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3 reasons why California housing is about to grind slower

Realtors report selling homes fast, for now

Homes sales in California increased again in May above 400,000 for the third straight month, according to information the California Association of Realtors collected from more than 90 local Realtor associations and MLSs statewide.

Closed escrow sales of existing, single-family detached homes in California came in at a seasonally adjusted rate of 410,090 units in May, according to CAR. This figure represents the total number of homes that would be sold in 2016 if the sales maintained their current pace. It is adjusted to account for seasonal factors that typically influence sales.

In May, the figure increased slightly from April’s 407,560, an increase of 0.6%, but decreased 3.2% annually from last year’s 423,700. This represents the first back-to-back sales decline since November 2014.

"While May home sales edged up slightly, we are seeing a moderation, driven by tight housing inventory and reduced affordability," CAR President Pat Zicarelli said.

On the other hand, so far this year, sales total almost 156,000, down 3.8% from the same time period in 2015, and about the same as in 2014, according to PropertyRadar. In fact, year to date sales in 2014 and 2016 were at their lowest since 2008.

Housing prices continue to rise due to a change in the mix of sales and a continued mismatch between supply and demand. The median price of an existing single-family detached California home rose 1.8% in May to $518,760 from $509,590 in April. This was an increase of 6.3% from May 2015’s $487,960.

May marked the second consecutive month where the median home price was above $500,000. This was still below the pre-recession peak of $594,530 in May 2007.

"The California housing market is growing modestly so far this year, with home sales running 2% higher year to date," said Leslie Appleton-Young, CAR vice president and chief economist. "Fundamental drivers, such as household formation and economic growth will continue to move housing demand forward.”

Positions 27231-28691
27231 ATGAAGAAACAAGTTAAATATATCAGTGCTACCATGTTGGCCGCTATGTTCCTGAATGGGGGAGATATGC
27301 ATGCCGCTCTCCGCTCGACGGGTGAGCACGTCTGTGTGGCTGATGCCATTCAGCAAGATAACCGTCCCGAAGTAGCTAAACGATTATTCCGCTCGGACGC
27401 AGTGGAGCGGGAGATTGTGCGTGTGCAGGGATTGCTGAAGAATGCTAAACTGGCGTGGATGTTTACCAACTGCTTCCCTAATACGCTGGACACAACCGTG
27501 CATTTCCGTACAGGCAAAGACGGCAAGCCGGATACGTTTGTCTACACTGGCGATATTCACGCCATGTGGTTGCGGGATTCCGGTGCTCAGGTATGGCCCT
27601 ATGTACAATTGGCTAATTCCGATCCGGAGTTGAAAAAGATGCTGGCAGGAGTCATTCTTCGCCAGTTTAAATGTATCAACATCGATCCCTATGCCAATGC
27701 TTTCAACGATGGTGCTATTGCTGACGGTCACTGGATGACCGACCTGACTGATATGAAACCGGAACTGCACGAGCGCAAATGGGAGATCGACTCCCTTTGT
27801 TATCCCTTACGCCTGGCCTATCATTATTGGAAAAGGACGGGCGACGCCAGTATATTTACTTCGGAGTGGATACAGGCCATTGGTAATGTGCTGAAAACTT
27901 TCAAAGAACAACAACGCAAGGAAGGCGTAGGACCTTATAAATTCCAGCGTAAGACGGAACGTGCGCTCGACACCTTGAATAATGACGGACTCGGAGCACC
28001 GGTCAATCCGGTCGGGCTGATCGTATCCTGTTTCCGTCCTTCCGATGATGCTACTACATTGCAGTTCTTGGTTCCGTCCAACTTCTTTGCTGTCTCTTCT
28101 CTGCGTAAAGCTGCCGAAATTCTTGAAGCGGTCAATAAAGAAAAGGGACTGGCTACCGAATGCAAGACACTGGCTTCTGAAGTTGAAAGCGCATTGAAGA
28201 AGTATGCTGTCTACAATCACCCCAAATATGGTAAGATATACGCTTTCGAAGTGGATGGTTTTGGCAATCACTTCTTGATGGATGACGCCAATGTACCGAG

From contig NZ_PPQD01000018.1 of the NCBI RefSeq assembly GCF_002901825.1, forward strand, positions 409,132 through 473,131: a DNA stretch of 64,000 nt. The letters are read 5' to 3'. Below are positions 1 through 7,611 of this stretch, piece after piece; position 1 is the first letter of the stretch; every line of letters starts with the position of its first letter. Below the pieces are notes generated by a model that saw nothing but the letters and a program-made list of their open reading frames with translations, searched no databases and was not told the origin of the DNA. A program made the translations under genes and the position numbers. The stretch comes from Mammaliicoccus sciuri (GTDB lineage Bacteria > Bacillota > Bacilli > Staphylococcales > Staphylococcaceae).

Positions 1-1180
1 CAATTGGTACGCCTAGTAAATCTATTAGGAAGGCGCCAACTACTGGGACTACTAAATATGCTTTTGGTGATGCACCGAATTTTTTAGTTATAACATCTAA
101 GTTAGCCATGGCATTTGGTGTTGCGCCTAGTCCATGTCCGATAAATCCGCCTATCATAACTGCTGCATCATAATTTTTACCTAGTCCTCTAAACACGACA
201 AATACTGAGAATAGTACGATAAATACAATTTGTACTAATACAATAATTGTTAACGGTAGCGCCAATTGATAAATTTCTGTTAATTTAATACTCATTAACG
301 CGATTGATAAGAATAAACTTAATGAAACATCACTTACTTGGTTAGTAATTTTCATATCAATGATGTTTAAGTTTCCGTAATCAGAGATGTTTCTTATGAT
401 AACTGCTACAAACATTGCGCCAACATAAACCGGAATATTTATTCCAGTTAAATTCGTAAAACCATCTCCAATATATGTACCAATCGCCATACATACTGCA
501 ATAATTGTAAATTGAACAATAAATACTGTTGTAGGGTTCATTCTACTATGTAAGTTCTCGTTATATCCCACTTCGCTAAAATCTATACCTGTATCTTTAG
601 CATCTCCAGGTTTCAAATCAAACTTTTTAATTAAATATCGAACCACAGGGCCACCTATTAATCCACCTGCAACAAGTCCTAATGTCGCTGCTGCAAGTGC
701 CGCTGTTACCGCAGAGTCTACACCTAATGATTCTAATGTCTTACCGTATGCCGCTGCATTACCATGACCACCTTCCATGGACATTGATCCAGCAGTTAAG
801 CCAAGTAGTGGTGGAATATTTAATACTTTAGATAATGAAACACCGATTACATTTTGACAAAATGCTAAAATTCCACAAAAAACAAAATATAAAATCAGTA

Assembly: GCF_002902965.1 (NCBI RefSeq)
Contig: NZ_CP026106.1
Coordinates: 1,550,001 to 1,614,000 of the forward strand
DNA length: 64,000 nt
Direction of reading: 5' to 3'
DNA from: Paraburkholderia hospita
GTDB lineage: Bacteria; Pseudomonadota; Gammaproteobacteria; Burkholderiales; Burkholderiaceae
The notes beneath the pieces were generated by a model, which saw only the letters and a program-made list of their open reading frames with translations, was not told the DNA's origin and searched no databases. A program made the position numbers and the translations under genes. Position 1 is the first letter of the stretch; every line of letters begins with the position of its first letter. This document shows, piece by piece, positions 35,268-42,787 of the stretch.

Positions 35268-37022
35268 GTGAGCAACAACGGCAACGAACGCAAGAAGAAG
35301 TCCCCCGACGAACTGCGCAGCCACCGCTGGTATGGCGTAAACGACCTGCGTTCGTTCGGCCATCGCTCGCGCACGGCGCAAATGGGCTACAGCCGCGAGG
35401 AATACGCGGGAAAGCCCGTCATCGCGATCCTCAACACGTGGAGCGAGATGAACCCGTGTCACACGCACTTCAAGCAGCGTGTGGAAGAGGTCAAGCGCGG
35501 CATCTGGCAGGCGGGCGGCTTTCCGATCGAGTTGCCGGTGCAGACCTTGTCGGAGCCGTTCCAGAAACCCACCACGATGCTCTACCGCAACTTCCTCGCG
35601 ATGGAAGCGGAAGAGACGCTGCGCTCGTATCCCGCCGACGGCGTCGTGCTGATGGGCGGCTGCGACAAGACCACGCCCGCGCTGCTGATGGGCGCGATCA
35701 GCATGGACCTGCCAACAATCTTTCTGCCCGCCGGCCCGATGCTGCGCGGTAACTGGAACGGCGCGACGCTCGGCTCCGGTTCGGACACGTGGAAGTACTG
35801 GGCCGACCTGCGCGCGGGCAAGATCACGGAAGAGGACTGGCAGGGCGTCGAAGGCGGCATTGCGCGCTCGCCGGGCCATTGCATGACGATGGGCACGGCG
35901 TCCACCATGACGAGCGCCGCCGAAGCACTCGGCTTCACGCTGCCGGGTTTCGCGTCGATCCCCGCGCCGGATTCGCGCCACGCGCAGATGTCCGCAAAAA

Appleton-Young gives 3 reasons why the California housing market will grind slower for the remainder of the year:

1: Constrained inventory

“After almost a decade of undersupplied housing stock, competition is fierce,” Redfin Chief Economist Nela Richardson said.


2: Low affordability

“Affordability has become a significant issue in many coastal counties throughout the state, particularly in the Bay Area,” said Madeline Schnapp, director of economic research for PropertyRadar.


3: Regional disparities

"Affordable areas, such as the Inland Empire and Central Valley, where housing supply is relatively more abundant, are outperforming the San Francisco Bay Area, where thin housing availability is hampering home sales,” Zicarelli said. “In fact, eight of that region's nine counties experienced a sales decline from the previous year."


These 3 factors "will be a drag on this year's market outlook, which is forecast to see a 1.3% growth in sales and a 5% increase in the median home price," Appleton-Young said.

In fact, even investors from China reported that, "San Francisco’s real estate market is starting to lose steam."

San Francisco’s crazy housing market may have finally peaked in what is surely welcomed news for those living there.

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